Interestingly, the production really focuses on the “Nobody’s Side” number. It underscores their YouTube reel, and is on their show t-shirts. It is also, regrettably, a big curtain call number, too. Yes, after everything is said and done the cast launches into a full-frontal aural assault belting out that number like a Les Miz anthem. Again, did someone from American Idiot consult here? (They, too, have a misguided sung curtain call.) Perhaps, most unfortunately, “Nobody’s Side” sums up what makes this Chess more stalemate than checkmate. It wants to be all sides, and as such, nobody’s side wins, least of all the audience. Still, any professional staging of Chess is a win for musical theatre fans.


(Photos by Scott Suchman)

Comments? Please leave one here or email me at jkstheatrescene@yahoo.com or Tweet me!

Sunday, August 29, 2010

Bits and Pieces for 08.29.10



NOTE:  Links to the entire series of "Decade" blogs can be found by clicking on the "21st Century Broadway" tab above.  Links to the "What Happened on Broadway" blogs can be found by clicking on the "Broadway: Then and Now " tab above.  Links to all of my reviews can be found by clicking on the "Reviews" tab above, and all of my Logos blogs can be found under the "Logos" tab above.


If you want to play the game before you read the answers, click here for Part I, and click here for Part II.

Here are the answers, in this order: SHOW/WHO IS SINGING TO WHO/SONG TITLE.

1. The Addams Family, Wednesday to Gomez and Morticia, “One Normal Night”
2. AIDA, Aida to Radames, “Written in the Stars”
3. Aspects of Love, Rose to Alex, "Parlez-vous Francais"
4. Assassins, Proprietor to John Hinkley, Jr. “Everybody’s Got the Right”
5. Avenue Q, Rod to Nicky, “It Sucks to Be Me”

Blood Brothers

6. Blood Brothers, The Narrator to the audience, “Prologue”
7. Cabaret, Fraulein Schneider to Cliff, “So What?”
8. Chess, Florence to Freddie, “How Many Women?”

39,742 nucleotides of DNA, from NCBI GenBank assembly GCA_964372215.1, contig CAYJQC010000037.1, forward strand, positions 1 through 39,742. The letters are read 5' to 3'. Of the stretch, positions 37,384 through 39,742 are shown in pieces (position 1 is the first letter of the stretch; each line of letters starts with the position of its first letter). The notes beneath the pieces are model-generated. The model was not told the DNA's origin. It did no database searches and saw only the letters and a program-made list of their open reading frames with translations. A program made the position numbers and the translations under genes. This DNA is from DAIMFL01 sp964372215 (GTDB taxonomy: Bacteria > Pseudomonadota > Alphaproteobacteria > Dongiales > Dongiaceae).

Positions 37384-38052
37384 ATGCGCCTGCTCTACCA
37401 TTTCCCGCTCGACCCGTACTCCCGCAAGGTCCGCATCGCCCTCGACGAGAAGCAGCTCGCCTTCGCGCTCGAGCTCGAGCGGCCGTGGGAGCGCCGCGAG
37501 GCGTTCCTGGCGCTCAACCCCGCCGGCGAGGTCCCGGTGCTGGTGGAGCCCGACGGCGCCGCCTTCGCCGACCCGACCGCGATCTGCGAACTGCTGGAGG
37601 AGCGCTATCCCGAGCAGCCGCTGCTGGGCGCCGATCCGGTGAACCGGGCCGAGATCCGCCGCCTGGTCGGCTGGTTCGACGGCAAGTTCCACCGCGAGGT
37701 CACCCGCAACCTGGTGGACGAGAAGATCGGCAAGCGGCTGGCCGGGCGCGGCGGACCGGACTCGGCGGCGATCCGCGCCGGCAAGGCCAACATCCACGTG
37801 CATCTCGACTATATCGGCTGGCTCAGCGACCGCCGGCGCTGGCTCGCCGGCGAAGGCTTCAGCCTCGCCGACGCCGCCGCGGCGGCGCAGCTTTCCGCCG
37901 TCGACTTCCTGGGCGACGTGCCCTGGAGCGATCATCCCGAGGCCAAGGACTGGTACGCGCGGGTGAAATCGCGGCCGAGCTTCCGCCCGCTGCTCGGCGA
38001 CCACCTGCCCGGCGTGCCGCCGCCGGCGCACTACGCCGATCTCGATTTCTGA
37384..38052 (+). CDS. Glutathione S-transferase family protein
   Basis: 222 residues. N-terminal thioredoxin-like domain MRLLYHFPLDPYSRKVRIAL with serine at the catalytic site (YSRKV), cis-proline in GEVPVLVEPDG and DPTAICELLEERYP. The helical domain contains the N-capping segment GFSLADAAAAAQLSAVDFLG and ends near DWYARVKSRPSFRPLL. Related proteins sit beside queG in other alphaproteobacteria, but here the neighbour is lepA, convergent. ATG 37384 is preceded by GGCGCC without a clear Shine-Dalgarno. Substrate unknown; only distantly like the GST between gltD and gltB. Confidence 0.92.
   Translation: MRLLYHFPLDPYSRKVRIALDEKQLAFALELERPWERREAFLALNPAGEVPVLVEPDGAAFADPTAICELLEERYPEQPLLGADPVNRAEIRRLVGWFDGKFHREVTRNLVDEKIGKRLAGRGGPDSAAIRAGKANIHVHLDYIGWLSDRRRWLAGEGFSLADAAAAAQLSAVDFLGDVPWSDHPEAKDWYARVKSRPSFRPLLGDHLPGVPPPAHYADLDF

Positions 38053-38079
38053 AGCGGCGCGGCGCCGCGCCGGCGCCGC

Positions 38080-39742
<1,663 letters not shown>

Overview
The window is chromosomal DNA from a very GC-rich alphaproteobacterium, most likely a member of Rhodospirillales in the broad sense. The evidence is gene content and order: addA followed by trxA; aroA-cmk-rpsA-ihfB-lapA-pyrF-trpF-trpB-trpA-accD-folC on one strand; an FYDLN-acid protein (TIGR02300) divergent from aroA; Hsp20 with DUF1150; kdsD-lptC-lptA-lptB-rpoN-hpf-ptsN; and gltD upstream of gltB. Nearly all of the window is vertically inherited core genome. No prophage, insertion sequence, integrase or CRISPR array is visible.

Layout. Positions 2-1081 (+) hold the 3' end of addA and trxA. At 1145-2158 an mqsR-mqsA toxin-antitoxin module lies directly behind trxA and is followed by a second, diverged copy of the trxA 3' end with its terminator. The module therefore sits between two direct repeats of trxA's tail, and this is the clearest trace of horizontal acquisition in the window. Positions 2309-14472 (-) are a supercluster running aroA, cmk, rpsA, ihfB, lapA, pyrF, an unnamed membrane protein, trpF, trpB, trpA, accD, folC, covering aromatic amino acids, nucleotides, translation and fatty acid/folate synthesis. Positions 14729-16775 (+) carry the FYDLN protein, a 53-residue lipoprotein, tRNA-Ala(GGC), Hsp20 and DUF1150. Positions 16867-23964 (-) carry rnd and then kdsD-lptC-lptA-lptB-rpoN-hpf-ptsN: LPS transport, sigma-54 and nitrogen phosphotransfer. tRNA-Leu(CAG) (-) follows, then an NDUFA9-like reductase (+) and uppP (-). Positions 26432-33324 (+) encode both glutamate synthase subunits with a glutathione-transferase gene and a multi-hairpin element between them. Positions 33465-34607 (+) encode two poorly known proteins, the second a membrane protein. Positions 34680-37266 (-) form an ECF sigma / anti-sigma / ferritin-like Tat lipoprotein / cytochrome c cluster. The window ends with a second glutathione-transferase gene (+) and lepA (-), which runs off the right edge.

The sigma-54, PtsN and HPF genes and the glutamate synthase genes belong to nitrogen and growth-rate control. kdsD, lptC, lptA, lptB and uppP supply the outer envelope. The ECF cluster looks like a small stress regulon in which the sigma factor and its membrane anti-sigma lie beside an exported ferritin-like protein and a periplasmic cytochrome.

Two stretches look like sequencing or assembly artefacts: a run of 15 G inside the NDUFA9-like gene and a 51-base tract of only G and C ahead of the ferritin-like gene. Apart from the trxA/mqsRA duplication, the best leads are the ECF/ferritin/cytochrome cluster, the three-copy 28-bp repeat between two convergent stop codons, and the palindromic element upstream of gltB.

9. City of Angels, Buddy to Stine, “The Buddy System”
10. Company, Paul to Amy, “Getting Married Today”
11. Damn Yankees, Sohovik to the team, “The Game”
12. Footloose, Ariel to her girlfriends, “Holding Out for a Hero”

The Full Monty

13. The Full Monty, Jerry to the union rep, “Scrap”
14. The Goodbye Girl, Elliot to Paula “My Rules/Your Rules”
15. Grand Hotel: The Musical, Flaemmchen to herself, “I Want to Go to Hollywood”
16. Grey Gardens, Big Edie to Brooks, “The Five-Fifteen”
17.  Hairspray, Edna to the prison matron, “The Big Doll House”
18. Jekyll and Hyde, Hyde to Jekyll, “Confrontation”
19. Joseph and the Amazing Technicolor Dreamcoat, Mrs. Potiphar to Joseph, “Potiphar”
20. Kiss of the Spider Woman, Valentin to Molina, “I Draw the Line”
21. Les Miserables, Thenardier to Jean Valjean, “Master of the House”
22. Mary Poppins, Mary to the children, “Practically Perfect”
23. Memphis, Delray to Huey, “She’s My Sister”
24. Miss Saigon, John to Chris, “The Telephone Song”
25. The Mystery of Edwin Drood, Neville Landless to Edwin Drood, “No Good Can Come From Bad”
26. next to normal, Diana to Natalie, “Superboy and the Invisible Girl”


27. Passion, Clara to Giorgio, “Happiness”
28. RENT, Mimi to Roger, “Light My Candle”
29. The Scarlet Pimpernel, The Marquis to God, “Madame Guillotine”
30. The Secret Garden, Mary to Dickon, “Wick”
31. She Loves Me, Georg to his co-workers, “Good Morning, Good Day”
32. Shrek: The Musical, Gingy to Pinocchio, “Freak Flag”
33. Sunset Boulevard, Betty to Joe, “Every Movie’s a Circus”
34. Sweeney Todd: The Demon Barber of Fleet Street, Mrs. Lovett to Sweeney Todd, “The Worst Pies in London”
35. Thoroughly Modern Millie, Trevor to Millie, “The Speed Test”
36. Urinetown: The Musical, Officer Lockstock to Little Sally, “Too Much Exposition”
37. The Who’s Tommy, The Nurse to Mrs. Walker, “It’s a Boy”


38. Wicked, Fiyero to Galinda, “Dancing Through Life”
39. The Wild Party, Queenie to Delores, “Welcome to My Party”
40. Xanadu, Kira to Sonny, “Magic”

How did you do?

  • LOGOS: The Scottsboro Boys, Lombardi, Women on the Verge of a Nervous Breakdown
  • Broadway Boys: Mr. September 2010
  • What I'm Looking Forward to This Fall
  • Broadway on TV
  • REVIEW: Chess at Signature Theatre
  • Back to School Broadway Style
  • LOOKING BACK: Good Vibrations
  • DESIGNER CLOSE UP: Theoni V. Aldredge


  • Mrs. Warren's Profession (American Airlines Theatre) Previews: 9/3; Opening: 10/3; Closing: 11/23
  • Brief Encounter (Studio 54) Previews: 9/10; Opening: 9/28; Closing: 12/05
  • The Pitmen Painters (Samuel J. Friedman) Previews: 9/14: Opening: 9/30; Closing: 12/12
  • A Life in the Theatre (Schoenfeld) Previews: 9/17; Opening: 10/12; Closing: 1/2/2011
  • Bloody Bloody Andrew Jackson (Jacobs) Previews: 9/20; Opening: 10/13; Open-ended Run